Contact Mechanics and Friction: Is CAE Shedding Light on the Problem?

All movements on this planet involve contact mechanics and friction. Starting from simple walking, driving cars / bicycles to steam trains. Such physical problems involving contact mechanics are not only common in mechanical and civil engineering industries, as in Fig. 01, but also in environmental and medical applications like cardiovascular stents, hip replacements, pollution due to wear particles and more.

Applications of contact mechanics

Fig 01: Applications of contact. From left: car crash, sheet metal forming, eccentric loading on building foundation, roller bearing, impact on bridge columns (Source: Ref [2])

Studies of contact mechanics and friction through ages

The importance of friction and contact mechanics has been identified long ago. As shown in Fig. 02, the hieroglyphics show that Egyptians knew about lubrication and when they moved large stones, liquid used to be poured in front of the sledge. The ancient Indian civilization used hard stones like granite for constructions like Brihadeshwar temple. Granite is one of the hardest stones to cut and they knew that contact stresses could be exploited for cutting. Dry wooden wedges were inserted in adjacent holes, drilled from blunt chisels, and further watered. When the wedges expanded, the contact stresses cracked the granite.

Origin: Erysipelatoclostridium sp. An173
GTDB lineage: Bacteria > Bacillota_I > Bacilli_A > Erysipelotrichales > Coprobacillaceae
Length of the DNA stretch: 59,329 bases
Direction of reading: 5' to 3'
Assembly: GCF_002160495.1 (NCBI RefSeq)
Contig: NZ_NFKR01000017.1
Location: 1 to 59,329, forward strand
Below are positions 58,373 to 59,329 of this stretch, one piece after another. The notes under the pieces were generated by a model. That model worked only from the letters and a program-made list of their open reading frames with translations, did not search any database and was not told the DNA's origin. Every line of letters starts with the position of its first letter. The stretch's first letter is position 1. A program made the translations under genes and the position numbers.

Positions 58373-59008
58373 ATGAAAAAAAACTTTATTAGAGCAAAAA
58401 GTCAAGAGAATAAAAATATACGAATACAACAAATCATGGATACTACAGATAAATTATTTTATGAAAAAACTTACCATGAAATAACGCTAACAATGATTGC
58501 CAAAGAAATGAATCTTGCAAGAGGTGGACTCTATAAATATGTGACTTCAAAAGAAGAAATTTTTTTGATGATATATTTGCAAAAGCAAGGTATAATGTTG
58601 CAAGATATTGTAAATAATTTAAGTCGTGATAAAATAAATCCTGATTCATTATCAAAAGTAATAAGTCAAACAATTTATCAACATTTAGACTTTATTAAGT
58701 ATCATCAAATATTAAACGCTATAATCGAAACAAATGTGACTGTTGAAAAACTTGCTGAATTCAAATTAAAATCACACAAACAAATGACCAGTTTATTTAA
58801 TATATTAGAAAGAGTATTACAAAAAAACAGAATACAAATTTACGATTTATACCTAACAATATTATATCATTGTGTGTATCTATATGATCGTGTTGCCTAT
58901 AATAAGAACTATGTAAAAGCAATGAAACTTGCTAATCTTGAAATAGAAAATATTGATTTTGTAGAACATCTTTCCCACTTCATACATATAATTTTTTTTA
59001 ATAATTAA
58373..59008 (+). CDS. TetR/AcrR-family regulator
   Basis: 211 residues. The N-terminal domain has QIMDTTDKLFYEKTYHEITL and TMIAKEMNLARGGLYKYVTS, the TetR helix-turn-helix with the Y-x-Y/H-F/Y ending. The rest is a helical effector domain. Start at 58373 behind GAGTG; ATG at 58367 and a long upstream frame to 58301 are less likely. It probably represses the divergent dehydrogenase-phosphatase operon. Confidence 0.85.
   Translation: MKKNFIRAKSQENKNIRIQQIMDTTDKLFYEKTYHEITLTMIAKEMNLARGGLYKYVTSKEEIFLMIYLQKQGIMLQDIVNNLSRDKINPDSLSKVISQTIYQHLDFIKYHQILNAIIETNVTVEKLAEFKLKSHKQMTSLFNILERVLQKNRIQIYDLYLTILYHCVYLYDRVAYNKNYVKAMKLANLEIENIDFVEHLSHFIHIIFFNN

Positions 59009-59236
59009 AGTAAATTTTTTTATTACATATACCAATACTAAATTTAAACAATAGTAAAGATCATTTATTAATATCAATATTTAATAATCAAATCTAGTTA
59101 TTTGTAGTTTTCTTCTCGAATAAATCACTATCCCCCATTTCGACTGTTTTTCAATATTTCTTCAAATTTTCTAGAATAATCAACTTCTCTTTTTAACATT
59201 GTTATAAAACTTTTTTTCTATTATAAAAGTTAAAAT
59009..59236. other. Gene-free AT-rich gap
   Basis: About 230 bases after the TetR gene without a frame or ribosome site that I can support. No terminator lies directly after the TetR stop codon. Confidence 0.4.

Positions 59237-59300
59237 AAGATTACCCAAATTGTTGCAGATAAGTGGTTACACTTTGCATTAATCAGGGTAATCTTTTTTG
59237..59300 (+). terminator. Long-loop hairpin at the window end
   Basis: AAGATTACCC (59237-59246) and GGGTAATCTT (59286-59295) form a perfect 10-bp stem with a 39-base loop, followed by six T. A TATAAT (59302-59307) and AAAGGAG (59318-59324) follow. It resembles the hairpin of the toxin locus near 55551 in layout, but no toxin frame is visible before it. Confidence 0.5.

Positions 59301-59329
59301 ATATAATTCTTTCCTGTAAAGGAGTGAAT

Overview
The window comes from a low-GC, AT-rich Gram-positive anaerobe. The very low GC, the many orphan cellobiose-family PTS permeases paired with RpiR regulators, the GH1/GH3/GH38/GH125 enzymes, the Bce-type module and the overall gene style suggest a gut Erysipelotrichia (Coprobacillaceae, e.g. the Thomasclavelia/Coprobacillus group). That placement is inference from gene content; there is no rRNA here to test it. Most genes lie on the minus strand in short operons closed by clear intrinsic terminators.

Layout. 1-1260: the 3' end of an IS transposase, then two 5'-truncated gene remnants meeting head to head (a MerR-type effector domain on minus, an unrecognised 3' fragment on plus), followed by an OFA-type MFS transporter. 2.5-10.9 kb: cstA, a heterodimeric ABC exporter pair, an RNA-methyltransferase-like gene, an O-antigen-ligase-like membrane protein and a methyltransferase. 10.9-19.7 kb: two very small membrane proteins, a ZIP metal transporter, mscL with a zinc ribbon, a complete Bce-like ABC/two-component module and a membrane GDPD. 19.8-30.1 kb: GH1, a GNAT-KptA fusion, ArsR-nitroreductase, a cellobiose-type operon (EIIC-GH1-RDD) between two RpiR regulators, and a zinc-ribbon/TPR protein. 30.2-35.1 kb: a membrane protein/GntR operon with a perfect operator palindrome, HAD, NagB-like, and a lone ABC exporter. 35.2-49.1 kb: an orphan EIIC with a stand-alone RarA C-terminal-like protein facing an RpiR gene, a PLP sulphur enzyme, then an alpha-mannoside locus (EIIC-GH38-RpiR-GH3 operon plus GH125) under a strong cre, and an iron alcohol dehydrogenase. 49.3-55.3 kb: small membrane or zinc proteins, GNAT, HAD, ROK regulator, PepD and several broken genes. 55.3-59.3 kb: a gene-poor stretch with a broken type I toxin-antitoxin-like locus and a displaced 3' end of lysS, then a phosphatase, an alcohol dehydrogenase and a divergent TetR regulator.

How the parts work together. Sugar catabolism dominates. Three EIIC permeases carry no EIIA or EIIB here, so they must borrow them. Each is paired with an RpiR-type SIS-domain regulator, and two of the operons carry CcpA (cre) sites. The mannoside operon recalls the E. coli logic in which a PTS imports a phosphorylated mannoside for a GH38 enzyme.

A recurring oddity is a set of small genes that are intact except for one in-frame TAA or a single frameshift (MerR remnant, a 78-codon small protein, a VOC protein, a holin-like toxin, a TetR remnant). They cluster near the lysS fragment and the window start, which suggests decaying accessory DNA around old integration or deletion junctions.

Contact mechanics in history

Fig 02: Knowledge of contact & friction in history: Egyptian hieroglyphics (left) (Source: Ref [2]); Cutting of granite in India (right) (Source: Quora)

Contact mechanics and friction have been studied since the 15th century by great scientists starting from da Vinci, Coulomb, and Euler. Fig. 03 shows some of their devices or ideas regarding contact and friction.

Contact devices from 15th century

Fig 03: Historical devices of da Vinci’s experiments (left); Euler model for friction (middle) and Coulomb model of rough surfaces (right) (Source: Ref [2])

Due to the nonlinear nature of contact mechanics, such problems are often approximated by special assumptions or boundary conditions. Contact mechanics and friction have been studied for several centuries and still remains one of the unsolved and toughest problems of solid mechanics. Due to the rapid growth of computational power, one can nowadays use the ideas of computational mechanics to numerically simulate applications of contact mechanisms for sufficient design accuracy. Yet, even to this day none of the standard finite element software is fully capable of solving contact problems, including friction, with robust algorithms. Hence, computational contact mechanics continues to remain a challenge for the finite element community.

Contact Mechanics in SimScale

SimScale provides robust methods for enforcing contact constraints during FEM simulation. The numerics related to contact are brought through Code_Aster and CalculiX. Contact constraints are enforced through mathematical techniques called the Penalty method and Augmented Lagrangian method.

When a displacement or force is applied to a body during a finite element simulation, the body can be deformed into several possible configurations. Yet, it always results in the same unique configuration! The reason being that the deformation is governed by the principle of energy minimization. When force / displacement is applied, external work is done on the body. By conservation of energy, this energy is stored in the body as strain energy (stress x strain). Now, the strain (or deformation) is such that the total strain energy is as minimum as possible. For a simple linear elastic case, this can be written as: